The rehabilitation of partially edentulous patients is a real challenge for prosthodontists. Attachment retained cast partial dentures can be an excellent option when economic or anatomic conditions do not permit the use of dental implants. They give functionally and esthetically good results. This article describes rehabilitation of a partially edentulous patient with attachment retained hybrid prosthesis.
Aim: To evaluate the efficacy of Transcutaneous Electrical Nerve Stimulation (TENS) over the whole salivary flow rate in normal healthy adults.
Materials and Methods: Twenty healthy adults were included in this study with no salivary gland pathology. Saliva before TENS therapy was collected for each patient in a plastic container on each minute one spit basis for about 5 minutes. The tens electrode pads were placed on the skin over the parotid gland on both sides. Post therapy salivary collection was done by the above mentioned procedure.
Statistics: Paired ‘t’ test used to compare unstimulated and stimulated whole salivary flow rate. P value is 0.03 and hence results are statistically significant.
Results: Out of 20 patients, 19 patients have been observed with increased salivary flow post TENS therapy.
Conclusion: TENS acts as a valuable device in increasing salivary flow rate and can be used in all cases of xerostomia and hyposalivation to increase the salivary flow.
Introduction: Oral cancer is the sixth most common cancer occurring worldwide. In many cases, cancer develops from the site of potentially malignant lesion. Lactate dehydrogenase (LDH) is an ubiquitous enzyme the level of which is known to increase in serum and saliva as a result of shift of glycolytic pathway from aerobic to anaerobic in dysplastic cells.
Aim: This study aims to emphasize salivary LDH as a reliable bio-marker in diagnosing potentially malignant and malignant diseases.
Materials and Methods: Forty patients from the department of Oral Medicine and Radiology were enrolled in the study and divided into 2 groups: Group I consisting of patients with oral leukoplakia, oral submucous fibrosis and oral carcinoma; Group II consisting of healthy controls. Unstimulated saliva of about 2 ml was collected from all patients. LDH level in saliva was estimated using semi-automatic analyzer and LDH (P-L) kit. The obtained values were tabulated and statistical results were obtained.
Results: The mean salivary lactate dehydrogenase level was higher in case group than control group with value of 962.8 U/l in case group and 398.1 U/l in control group. There was statistically significant difference between the mean salivary LDH levels of the above groups.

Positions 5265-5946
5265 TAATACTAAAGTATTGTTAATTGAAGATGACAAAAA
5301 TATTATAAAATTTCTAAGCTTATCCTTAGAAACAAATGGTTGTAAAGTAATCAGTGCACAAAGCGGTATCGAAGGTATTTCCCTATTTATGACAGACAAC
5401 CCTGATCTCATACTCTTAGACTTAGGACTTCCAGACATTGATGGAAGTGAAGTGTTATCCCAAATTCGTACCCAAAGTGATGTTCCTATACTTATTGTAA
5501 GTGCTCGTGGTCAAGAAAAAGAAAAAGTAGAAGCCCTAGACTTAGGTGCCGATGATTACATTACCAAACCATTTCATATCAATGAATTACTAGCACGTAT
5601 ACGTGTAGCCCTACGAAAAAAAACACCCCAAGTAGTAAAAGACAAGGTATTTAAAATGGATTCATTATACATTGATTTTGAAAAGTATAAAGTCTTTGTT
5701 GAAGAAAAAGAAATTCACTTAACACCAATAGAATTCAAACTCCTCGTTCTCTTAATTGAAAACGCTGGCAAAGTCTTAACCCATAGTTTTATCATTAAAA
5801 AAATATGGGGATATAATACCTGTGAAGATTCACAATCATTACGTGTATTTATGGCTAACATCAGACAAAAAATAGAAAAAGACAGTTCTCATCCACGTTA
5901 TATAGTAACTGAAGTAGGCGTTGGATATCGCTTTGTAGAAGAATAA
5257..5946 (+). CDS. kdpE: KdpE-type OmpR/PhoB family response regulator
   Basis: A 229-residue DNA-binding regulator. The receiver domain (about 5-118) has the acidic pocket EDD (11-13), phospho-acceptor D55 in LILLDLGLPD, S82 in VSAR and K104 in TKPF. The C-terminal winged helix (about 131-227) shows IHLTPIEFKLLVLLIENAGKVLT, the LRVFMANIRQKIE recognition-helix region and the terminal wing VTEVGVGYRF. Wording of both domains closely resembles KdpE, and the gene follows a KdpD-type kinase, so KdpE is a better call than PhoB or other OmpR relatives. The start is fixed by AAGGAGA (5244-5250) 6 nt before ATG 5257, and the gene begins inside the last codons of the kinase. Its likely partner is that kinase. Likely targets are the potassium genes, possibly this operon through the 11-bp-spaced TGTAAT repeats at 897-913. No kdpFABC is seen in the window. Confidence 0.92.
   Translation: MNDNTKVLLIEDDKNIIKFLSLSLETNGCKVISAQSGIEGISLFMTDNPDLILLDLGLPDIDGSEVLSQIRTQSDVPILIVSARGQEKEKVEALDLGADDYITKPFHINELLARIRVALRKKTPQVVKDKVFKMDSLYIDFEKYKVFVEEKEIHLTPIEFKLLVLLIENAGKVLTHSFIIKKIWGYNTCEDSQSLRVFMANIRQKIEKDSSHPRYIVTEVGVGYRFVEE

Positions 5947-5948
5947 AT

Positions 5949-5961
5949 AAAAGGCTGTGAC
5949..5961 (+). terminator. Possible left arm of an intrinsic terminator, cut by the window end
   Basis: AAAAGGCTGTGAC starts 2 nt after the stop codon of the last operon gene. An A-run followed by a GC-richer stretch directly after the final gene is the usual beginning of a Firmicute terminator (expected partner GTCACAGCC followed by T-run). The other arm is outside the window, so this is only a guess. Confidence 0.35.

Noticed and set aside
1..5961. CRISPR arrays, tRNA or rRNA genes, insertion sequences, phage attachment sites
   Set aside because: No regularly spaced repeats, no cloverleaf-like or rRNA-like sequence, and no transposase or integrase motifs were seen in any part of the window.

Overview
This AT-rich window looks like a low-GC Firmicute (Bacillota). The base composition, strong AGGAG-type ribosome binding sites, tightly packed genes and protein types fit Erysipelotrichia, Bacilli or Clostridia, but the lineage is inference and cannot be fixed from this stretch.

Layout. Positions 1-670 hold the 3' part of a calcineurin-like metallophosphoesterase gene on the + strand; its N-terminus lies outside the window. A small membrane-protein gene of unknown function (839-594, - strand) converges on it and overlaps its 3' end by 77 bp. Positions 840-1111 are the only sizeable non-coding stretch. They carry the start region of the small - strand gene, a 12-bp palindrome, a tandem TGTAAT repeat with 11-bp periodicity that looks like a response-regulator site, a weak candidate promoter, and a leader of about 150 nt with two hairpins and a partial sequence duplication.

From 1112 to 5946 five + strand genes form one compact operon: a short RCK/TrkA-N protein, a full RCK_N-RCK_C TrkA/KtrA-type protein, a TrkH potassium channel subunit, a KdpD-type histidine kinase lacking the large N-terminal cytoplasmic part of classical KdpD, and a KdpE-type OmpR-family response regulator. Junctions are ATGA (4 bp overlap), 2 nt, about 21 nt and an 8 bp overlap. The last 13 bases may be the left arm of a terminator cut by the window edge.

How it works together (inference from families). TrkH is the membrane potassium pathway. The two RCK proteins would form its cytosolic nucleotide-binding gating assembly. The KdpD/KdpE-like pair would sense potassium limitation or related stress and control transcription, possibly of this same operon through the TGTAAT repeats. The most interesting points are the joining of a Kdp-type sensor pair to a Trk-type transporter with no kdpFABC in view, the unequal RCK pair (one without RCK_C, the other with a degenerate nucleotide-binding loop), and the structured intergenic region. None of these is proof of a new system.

Conclusion: This study concludes that Salivary LDH estimation can be used as an efficient, non‑invasive, cost effective and friendly new tool for diagnosis of patients with oral potentially malignant and malignant diseases.
Background: Periostin is among the most important extracellular matrix proteins, that seems to play a role in the healing of periodontal defects as a modulator of periodontal ligament (PDL) hemostasis. This study aims to review the available literature on this protein and its role in the healing of periodontal defects.
Methods: An electronic search of the literature was carried out in PubMed and Google Scholar using the keywords “periostin”, “gingival crevicular fluid”, “saliva” and “periodontitis”.
Results: Periostin, as an extracellular matrix protein, was found to play a key role as a modulator of critical cellular interactions in disease conditions. It is necessary for tissue integrity and plays a critical role in wound healing.
Conclusion: The role of periostin in cell proliferation, differentiation, migration and signalling to maintain hemostasis has yet to be identified. Further studies are warranted in this respect.
Orthodontic treatment requires moving and aligning the teeth into a favorable position aesthetically and functionally. To achieve that, the teeth are subjected to forces to push them to their new position. Loading of force on the crown causes tipping of tooth, subsequently the periodontal ligament is compressed adjacent to the alveolar bone on the side toward which the force is directed. On the opposite side of the root, the periodontal ligament is stretched and undergoing tension. Blood vessels are compressed and blood flow is decreased on the compression side, hence less oxygen supply is received on that side. Compression and tension are triggering specific signaling factors and mediators, which create local environment and gradients to regulate remodeling of the periodontal ligament and bone for tooth movement. In this review, we highlight the structures and mediators released in the very narrow zone periodontal ligament during orthodontic tooth loading.